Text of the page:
In March, Manafort was indicted on 16 New York state felonies, including mortgage fraud and falsifying records to obtain millions of dollars in loans. The indictment, which was based on some of the same actions in one of the federal cases, was brought by the office of the Manhattan District Attorney, Cyrus R. Vance Jr., to ensure Mr. Manafort would still face prison time if, President Trump pardoned him for the federal crimes he was convicted and pled guilty to.


Manafort was supposed to be held on Rikers Island, which has a decade’s old reputation for violence and mismanagement. Officials at Rikers had indicated that Mr. Manafort likely would have been held in protective custody for his safety, isolated from the general population and under heavy guard, a common practice with non-violent criminals of his age.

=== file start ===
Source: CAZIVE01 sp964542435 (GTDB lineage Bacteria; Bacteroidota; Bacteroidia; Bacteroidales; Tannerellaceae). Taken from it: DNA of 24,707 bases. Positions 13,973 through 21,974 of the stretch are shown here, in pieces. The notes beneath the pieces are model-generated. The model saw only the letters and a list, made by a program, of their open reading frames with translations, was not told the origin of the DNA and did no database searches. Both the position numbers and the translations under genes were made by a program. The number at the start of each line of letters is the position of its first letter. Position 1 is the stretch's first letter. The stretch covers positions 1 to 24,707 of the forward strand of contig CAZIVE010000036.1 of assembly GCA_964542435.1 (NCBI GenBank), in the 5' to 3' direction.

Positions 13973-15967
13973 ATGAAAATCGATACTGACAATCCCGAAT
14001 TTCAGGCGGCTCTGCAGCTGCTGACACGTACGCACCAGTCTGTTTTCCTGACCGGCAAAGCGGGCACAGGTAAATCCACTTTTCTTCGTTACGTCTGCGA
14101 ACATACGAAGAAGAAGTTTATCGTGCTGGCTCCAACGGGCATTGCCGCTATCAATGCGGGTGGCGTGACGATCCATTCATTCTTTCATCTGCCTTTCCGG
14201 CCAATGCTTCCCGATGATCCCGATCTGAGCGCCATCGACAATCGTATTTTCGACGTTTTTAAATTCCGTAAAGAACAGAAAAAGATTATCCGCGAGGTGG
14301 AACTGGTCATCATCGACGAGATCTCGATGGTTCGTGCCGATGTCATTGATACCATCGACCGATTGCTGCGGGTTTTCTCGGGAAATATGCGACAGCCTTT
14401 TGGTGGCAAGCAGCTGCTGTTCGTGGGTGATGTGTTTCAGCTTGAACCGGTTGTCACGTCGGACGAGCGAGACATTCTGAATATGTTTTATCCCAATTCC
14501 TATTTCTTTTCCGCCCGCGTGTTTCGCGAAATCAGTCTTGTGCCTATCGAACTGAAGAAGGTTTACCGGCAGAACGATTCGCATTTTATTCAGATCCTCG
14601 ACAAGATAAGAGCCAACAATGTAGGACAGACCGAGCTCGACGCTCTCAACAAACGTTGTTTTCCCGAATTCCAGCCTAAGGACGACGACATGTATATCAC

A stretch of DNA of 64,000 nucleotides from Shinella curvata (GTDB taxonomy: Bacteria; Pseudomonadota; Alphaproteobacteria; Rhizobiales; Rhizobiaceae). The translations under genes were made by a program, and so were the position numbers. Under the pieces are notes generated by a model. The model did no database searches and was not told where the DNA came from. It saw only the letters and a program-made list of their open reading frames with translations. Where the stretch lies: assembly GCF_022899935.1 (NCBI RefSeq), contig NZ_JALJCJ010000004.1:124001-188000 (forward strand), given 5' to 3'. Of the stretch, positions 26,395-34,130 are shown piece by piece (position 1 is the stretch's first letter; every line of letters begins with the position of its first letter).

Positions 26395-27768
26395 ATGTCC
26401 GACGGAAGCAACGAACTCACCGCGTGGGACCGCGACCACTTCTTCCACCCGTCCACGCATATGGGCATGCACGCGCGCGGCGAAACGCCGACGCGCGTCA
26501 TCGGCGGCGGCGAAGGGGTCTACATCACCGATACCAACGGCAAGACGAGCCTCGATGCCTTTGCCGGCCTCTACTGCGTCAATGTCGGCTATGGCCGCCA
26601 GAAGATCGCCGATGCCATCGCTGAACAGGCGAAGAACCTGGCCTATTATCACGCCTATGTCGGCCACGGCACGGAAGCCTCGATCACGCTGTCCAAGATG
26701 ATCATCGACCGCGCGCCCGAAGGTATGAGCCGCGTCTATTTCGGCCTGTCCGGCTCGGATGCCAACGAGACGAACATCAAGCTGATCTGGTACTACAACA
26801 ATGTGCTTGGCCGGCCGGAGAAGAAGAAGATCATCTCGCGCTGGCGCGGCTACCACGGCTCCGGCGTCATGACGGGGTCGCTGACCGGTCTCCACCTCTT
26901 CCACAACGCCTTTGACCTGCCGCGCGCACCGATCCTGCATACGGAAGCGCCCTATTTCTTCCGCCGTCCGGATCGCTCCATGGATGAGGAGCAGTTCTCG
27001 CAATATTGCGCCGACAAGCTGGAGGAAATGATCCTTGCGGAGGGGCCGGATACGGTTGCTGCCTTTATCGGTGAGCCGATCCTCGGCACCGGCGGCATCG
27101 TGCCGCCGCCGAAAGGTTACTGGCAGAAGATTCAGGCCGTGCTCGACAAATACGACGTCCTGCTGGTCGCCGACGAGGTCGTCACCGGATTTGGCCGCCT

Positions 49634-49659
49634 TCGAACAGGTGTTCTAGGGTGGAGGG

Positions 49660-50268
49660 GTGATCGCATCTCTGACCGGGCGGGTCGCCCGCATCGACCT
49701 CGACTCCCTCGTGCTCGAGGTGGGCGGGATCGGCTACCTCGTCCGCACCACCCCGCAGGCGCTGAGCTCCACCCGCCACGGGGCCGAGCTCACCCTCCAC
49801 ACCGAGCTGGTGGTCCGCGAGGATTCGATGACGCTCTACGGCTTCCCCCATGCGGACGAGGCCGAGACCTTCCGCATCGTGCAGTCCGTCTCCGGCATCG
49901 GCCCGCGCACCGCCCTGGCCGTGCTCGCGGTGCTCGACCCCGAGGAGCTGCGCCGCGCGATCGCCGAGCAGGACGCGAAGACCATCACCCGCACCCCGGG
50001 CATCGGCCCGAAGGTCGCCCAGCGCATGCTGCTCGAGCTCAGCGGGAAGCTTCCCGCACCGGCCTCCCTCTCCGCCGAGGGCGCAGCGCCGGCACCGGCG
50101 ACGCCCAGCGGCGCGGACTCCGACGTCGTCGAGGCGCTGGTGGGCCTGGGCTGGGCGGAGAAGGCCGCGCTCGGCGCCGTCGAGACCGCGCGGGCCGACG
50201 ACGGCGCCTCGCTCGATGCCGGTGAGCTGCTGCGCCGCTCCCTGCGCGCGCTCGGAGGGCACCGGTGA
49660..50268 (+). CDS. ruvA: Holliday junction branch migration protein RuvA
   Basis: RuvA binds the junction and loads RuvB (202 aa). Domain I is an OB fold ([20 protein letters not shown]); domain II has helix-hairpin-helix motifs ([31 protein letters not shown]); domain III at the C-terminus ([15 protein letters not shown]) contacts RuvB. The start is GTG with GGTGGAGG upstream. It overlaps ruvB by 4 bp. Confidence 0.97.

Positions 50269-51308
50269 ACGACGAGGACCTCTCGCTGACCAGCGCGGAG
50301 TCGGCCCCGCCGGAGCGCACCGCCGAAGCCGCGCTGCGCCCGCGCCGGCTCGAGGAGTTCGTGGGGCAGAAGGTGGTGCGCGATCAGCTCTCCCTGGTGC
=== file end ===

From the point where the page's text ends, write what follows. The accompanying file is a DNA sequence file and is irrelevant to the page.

Mr. Manafort according to Federal Bureau of Prisons has been transferred to the Metropolitan Correctional Center (MCC), a federal detention center in Lower Manhattan, in anticipation of his arraignment next week, according to unnamed sources cited by the Washington Post.


After Manafort is arraigned he could be held at the lower Manhattan MCC facility while he awaits trial, or he could return to the federal prison in Loretto, PA, where he is serving his sentence. If he is returned to Pennsylvania he would be brought to New York for pretrial hearings, according to established practice.